Green Fashion Week To Showcase Only Sustainable Brands In Los Angeles And Las Vegas Shows

Because being sustainable is always in fashion.

Fashion shows throughout the year catch our attention, but this season, we are excited about one in particular — Green Fashion Week (GFW).  

The show — sponsored by the Ministry of Environment in collaboration with United Nations Framework Convention on Climate Change (UNFCCC), and organized by GD Major and by the nonprofit Fashion Service Association (FSA) — has the unique mission of highlighting sustainable brands. According to a press release, their aim is "to raise public awareness on the issues of sustainability and promote the path that the fashion industry has to follow to meet the goals signed by 193 ONU's member states with the 2030 agenda for sustainable development."  

GFW's fifth edition, titled A Green Journey of Extremes, is set to occur in Los Angeles and Las Vegas March 30 to April 5, 2017, and will showcase sustainable brands such as Prophetik, Orushka, Krie Design, Auria, Lovia, and Kromagnon. Designers will debut their collections in "a journey of extremes divided in stages ranging from unbridled luxury to uncontaminated nature." 


GFW will give viewers the opportunity to see the latest trends and styles, but it is, perhaps more importantly, an excellent springboard for discussing sustainable fashion, what consumers can do to ensure their clothes are coming from ethical sources, and how designers can create luxury styles that are comfortable, trendy, and elegant, without compromising ethics in the supply chain.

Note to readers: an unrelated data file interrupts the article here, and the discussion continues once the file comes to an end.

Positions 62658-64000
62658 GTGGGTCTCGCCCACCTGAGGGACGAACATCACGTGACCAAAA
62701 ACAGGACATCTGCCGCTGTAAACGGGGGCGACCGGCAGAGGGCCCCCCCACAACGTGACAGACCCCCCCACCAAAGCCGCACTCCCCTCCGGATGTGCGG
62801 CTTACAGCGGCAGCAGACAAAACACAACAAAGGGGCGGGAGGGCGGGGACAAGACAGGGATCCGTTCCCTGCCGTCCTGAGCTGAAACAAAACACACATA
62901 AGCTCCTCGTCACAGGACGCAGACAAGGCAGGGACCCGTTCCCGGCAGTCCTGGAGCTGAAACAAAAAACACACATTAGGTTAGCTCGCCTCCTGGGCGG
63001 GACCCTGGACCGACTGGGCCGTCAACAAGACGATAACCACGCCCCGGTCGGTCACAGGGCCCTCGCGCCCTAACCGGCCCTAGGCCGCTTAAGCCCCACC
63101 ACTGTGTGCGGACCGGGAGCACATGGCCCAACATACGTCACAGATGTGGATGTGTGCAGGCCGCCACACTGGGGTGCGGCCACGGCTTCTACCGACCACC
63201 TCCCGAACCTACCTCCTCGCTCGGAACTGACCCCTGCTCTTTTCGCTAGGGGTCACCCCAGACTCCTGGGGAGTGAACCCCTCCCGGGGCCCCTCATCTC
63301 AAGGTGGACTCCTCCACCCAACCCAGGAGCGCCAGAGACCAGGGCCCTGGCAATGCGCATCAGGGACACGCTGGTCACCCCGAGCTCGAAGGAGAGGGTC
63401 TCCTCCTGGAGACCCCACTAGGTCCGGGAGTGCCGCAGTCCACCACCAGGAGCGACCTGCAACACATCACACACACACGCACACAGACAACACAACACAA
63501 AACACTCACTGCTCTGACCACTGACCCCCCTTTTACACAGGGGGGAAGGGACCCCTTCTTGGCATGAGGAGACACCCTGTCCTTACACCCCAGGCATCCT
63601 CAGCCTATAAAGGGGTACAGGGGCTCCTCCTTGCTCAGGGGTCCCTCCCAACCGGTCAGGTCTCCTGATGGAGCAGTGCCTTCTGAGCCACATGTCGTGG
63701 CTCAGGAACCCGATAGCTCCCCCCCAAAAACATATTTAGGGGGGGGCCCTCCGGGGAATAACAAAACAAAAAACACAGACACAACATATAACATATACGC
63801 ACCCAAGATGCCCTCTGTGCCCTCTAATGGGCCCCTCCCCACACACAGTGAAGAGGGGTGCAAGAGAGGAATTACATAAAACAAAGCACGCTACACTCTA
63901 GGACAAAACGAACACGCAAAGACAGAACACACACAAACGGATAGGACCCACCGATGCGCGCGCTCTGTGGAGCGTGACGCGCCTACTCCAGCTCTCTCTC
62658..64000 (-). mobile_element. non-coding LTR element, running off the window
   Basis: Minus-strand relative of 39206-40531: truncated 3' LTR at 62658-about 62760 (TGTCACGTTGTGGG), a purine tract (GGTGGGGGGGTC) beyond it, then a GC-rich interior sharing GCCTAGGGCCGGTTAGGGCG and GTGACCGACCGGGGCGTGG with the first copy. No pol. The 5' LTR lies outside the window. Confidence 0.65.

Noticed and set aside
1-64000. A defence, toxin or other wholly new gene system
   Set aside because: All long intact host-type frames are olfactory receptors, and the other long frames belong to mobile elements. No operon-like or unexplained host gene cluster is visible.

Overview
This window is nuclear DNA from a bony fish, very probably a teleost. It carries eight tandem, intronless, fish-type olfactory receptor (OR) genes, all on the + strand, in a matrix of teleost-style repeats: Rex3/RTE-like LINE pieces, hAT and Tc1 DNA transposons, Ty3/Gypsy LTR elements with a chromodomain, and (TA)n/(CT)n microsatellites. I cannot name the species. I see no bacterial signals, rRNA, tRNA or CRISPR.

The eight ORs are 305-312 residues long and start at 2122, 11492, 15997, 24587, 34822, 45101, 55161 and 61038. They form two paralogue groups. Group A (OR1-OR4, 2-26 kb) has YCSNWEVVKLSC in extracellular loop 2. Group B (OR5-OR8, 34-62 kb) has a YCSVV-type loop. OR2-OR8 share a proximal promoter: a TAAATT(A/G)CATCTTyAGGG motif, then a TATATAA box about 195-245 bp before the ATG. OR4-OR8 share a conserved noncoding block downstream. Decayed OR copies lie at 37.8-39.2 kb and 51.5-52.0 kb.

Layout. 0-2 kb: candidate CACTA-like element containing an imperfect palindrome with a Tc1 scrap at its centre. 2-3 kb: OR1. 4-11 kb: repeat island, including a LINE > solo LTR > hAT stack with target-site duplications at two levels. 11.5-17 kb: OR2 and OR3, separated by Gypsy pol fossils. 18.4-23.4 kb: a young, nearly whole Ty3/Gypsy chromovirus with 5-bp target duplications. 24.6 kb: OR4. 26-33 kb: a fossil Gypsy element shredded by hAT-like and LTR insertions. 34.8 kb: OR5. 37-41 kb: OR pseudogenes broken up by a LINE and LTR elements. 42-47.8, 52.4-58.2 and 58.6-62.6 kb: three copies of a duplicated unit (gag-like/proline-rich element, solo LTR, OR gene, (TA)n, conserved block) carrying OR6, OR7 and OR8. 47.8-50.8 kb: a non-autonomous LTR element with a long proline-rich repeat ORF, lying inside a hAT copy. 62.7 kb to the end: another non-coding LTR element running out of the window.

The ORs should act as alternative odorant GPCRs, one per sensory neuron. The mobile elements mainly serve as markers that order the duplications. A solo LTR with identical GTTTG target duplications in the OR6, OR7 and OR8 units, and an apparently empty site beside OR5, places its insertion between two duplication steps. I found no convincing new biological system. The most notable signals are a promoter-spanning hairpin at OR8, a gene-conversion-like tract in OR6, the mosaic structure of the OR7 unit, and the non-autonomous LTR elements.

These topics are so important given that the fashion industry is the second largest polluter in the world, second only to the oil industry. As Jeff Garner, the designer behind Prophetik points out, "Fashion uses more water than any industry other than agriculture. At least 8,000 chemicals are used to turn raw materials into textiles. Americans throw away 68 pounds of clothes on average each year, and we only buy 10 pounds of recycled clothes annually. Clothing that ends up in landfills takes a very long time to decompose — about 6 months for a cotton sock, one year for a wool cap, 40-50 years for a leather belt and 50-80 years for a rubber boot. According to the United States Environmental Protection Agency, 11.8 million tons of cloth, textiles and shoes are discarded in the United States each year, ending up in landfills or being incinerated." 

A Plus will be attending Garner's show in Los Angeles March 31 to learn more about these issues, and what we can do to help. 


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